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Unformatted text preview: A Symmetric Modal Lambda Calculus for Distributed Computing * Tom Murphy VII Carnegie Mellon firstname.lastname@example.org Karl Crary Carnegie Mellon email@example.com Robert Harper Carnegie Mellon firstname.lastname@example.org Frank Pfenning Carnegie Mellon email@example.com Abstract We present a foundational language for distributed pro- gramming, called Lambda 5, that addresses both mobility of code and locality of resources. In order to construct our system, we appeal to the pow- erful propositions-as-types interpretation of logic. Specifi- cally, we take the possible worlds of the intuitionistic modal logic IS5 to be nodes on a network, and the connectives a50 and a51 to reflect mobility and locality, respectively. We formulate a novel system of natural deduction for IS5, decomposing the introduction and elimination rules for a50 and a51 , thereby allowing the corresponding programs to be more direct. We then give an operational semantics to our calculus that is type-safe, logically faithful, and computa- tionally realistic. 1 Introduction The popularity of the Internet has enabled the possi- bility of large-scale distributed computation. Distributed programming is especially popular for scientific computing tasks. The goal of this paper is to present a foundational programming language for distributed computing. Scien- tific computing tasks often require the physical distribution of computational resources and sensing instruments. To be relevant, our language must address both the mobility of code and the locality of fixed resources. Due to aesthetic considerations, we wish to take a propositions-as-types interpretation of an appropriate logic to form the basis of our programming language. More- over, since the type systems of realistic languages such as ML and Haskell come from the same source, our constructs will smoothly integrate with such languages. We argue that intuitionistic modal logic forms an excellent basis for dis- tributed computing because of its ability to represent spatial reasoning. * The ConCert Project is supported by the National Science Foundation under grant ITR/SY+SI 0121633: Language Technology for Trustless Software Dissemi- nation. Just as propositional logic is concerned with truth , modal logic is concerned with truth relative to different worlds . The worlds are related by an accessibility relation whose properties distinguish different modal logics. We will ex- plain our choice of accessibility relation below. Modal logic is generally concerned with two forms of propositions a50 A , meaning that A is true in every (accessi- ble) world , and a51 A , meaning that A is true in some (ac- cessible) world . Our computational interpretation realizes these worlds as the nodes in a network. Because our model is a computer network where all nodes can communicate with each other equally, we choose an accessibility relation that is reflexive, symmetric, and transitive, which leads to the intuitionistic modal logic IS5 . A value of type a50 A represents mobile code of type...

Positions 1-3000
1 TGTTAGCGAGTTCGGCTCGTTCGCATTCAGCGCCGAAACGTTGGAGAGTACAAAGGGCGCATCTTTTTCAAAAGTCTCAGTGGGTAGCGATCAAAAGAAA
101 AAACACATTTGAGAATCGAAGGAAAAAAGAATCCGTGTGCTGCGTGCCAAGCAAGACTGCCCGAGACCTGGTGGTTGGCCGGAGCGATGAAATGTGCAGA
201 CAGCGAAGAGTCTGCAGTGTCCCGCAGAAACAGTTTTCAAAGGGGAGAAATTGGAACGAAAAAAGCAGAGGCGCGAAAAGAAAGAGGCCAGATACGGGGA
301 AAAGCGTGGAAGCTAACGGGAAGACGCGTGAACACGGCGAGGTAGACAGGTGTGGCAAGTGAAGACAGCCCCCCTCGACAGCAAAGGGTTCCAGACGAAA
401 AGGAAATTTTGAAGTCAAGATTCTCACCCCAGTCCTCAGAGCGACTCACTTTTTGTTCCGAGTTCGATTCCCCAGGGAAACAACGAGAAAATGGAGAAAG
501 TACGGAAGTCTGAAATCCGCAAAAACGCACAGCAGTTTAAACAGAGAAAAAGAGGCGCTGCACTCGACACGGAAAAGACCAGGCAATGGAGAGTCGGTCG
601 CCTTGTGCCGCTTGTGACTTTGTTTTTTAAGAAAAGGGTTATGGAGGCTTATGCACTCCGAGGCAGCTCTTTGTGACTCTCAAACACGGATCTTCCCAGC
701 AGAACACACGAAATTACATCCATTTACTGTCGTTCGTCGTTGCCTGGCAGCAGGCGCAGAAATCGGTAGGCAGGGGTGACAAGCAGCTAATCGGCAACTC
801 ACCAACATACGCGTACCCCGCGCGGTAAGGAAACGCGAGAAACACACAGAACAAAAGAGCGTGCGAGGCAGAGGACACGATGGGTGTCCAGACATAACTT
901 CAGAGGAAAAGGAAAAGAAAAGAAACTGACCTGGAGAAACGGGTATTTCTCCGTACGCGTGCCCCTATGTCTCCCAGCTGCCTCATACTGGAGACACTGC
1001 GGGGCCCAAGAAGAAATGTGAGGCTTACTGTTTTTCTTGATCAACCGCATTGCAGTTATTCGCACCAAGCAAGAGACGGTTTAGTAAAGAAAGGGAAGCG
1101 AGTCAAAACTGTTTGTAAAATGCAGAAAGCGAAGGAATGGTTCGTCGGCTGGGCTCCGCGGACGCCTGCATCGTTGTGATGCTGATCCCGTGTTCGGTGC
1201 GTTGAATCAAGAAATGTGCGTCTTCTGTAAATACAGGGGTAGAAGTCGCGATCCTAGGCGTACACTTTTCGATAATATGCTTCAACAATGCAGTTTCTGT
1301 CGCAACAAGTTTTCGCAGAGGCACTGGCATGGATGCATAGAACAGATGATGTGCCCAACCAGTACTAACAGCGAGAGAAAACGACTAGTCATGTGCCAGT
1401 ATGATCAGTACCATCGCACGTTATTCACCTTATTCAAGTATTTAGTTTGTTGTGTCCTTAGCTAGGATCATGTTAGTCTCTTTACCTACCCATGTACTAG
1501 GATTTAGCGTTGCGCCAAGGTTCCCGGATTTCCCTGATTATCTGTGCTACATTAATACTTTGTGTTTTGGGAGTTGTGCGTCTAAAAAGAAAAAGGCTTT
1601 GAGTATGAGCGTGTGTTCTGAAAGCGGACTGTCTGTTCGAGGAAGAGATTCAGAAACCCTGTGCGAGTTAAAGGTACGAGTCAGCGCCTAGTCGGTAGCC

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- Spring '10
- Dr. Thomas
- Distributed Computing